This study has shown that suppressing endometriosis before ovarian stimulation in ART with the progestin (Dienogest) is a suitable substitute for GnRHa. Our findings have demonstrated a non-inferiority of the Dienogest in terms of ovarian response and pregnancy outcomes. Dienogest was better tolerated than GnRHa with a better tolerability score as assessed by FertiQoL score and a lower reported side effects rate. Furthermore, based on the two medications’ cost by the Egyptian pharmaceutical authority, the combined Dienogest pretreatment and ovarian stimulation regimen were significantly less expensive than the ultra-long protocol indicating better cost-effectiveness.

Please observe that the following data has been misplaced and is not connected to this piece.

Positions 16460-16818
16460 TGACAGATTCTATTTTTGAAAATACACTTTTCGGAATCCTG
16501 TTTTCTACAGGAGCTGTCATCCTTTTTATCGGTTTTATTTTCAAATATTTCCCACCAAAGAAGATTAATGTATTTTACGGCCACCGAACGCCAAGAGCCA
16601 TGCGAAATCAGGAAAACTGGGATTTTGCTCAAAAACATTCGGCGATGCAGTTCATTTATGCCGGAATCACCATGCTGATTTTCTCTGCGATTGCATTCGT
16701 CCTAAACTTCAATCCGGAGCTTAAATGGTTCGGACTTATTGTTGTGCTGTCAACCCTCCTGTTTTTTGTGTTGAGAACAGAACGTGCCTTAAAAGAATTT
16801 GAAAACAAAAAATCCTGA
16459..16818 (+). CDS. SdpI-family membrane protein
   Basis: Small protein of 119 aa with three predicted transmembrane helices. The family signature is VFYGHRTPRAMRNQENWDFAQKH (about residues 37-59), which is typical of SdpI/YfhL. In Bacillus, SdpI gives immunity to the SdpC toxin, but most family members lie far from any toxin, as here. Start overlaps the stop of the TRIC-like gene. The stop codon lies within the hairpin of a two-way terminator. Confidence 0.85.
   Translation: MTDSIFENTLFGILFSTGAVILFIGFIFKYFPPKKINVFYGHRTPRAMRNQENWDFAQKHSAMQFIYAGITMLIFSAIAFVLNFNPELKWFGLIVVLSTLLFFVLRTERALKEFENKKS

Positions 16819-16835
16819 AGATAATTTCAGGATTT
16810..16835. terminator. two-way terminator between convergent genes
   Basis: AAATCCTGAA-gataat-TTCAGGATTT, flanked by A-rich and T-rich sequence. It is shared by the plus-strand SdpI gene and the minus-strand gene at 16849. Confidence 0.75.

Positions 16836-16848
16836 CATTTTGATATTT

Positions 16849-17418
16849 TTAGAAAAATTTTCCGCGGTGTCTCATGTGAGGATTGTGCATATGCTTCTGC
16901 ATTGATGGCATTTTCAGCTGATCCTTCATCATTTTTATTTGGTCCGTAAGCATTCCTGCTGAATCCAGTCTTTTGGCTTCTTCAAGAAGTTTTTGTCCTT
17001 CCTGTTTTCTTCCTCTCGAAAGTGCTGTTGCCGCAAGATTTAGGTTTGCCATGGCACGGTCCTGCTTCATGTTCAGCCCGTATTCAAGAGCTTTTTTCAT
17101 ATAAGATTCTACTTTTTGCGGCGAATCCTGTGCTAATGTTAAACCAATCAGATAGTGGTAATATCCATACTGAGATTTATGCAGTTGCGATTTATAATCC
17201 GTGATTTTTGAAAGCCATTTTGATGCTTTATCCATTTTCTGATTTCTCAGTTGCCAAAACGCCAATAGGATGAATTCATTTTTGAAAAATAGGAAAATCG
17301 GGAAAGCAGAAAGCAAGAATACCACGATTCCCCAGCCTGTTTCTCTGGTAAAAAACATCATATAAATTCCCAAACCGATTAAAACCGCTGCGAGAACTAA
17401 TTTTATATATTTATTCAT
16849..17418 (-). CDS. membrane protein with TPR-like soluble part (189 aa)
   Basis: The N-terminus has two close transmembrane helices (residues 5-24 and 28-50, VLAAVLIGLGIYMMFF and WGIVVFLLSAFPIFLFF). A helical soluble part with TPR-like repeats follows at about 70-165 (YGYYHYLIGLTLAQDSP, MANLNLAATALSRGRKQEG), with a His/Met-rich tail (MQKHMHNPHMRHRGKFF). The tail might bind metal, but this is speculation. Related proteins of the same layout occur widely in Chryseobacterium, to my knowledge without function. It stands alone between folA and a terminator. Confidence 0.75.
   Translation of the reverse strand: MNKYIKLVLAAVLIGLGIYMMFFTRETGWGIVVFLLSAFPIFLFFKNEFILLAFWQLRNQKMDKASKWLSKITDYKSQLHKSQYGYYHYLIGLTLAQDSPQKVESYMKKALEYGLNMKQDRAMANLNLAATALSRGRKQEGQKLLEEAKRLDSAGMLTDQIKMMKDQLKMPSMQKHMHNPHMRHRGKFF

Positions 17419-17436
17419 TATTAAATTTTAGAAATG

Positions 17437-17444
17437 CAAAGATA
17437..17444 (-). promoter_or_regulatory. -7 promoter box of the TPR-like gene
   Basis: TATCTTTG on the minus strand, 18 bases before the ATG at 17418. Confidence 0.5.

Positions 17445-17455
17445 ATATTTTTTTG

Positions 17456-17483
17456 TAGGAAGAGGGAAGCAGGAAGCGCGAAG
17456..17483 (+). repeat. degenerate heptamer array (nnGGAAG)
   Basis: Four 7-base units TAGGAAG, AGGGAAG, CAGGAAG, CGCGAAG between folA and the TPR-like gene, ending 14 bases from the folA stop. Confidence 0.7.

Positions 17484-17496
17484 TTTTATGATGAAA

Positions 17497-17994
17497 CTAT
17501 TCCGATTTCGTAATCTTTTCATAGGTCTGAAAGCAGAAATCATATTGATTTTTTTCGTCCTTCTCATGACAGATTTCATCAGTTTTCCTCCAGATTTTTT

Our study was mainly powered to detect a difference in ovarian response in terms of the number of retrieved oocytes. In this respect, we could not detect any significant difference between the two intervention groups in both the quantitative as well as surrogate parameters of oocyte quality, i.e., the number of mature oocytes, the fertilization rate, and the number of transferrable embryos. Although our study was underpowered to detect a minimally significant difference in the clinical pregnancy rate, reassuringly, we could not detect any significant difference between the two intervention groups in pregnancy rates. This was the main limitation of the study. Therefore, it is considered mainly as a proof-of-concept study and a primer for further larger studies.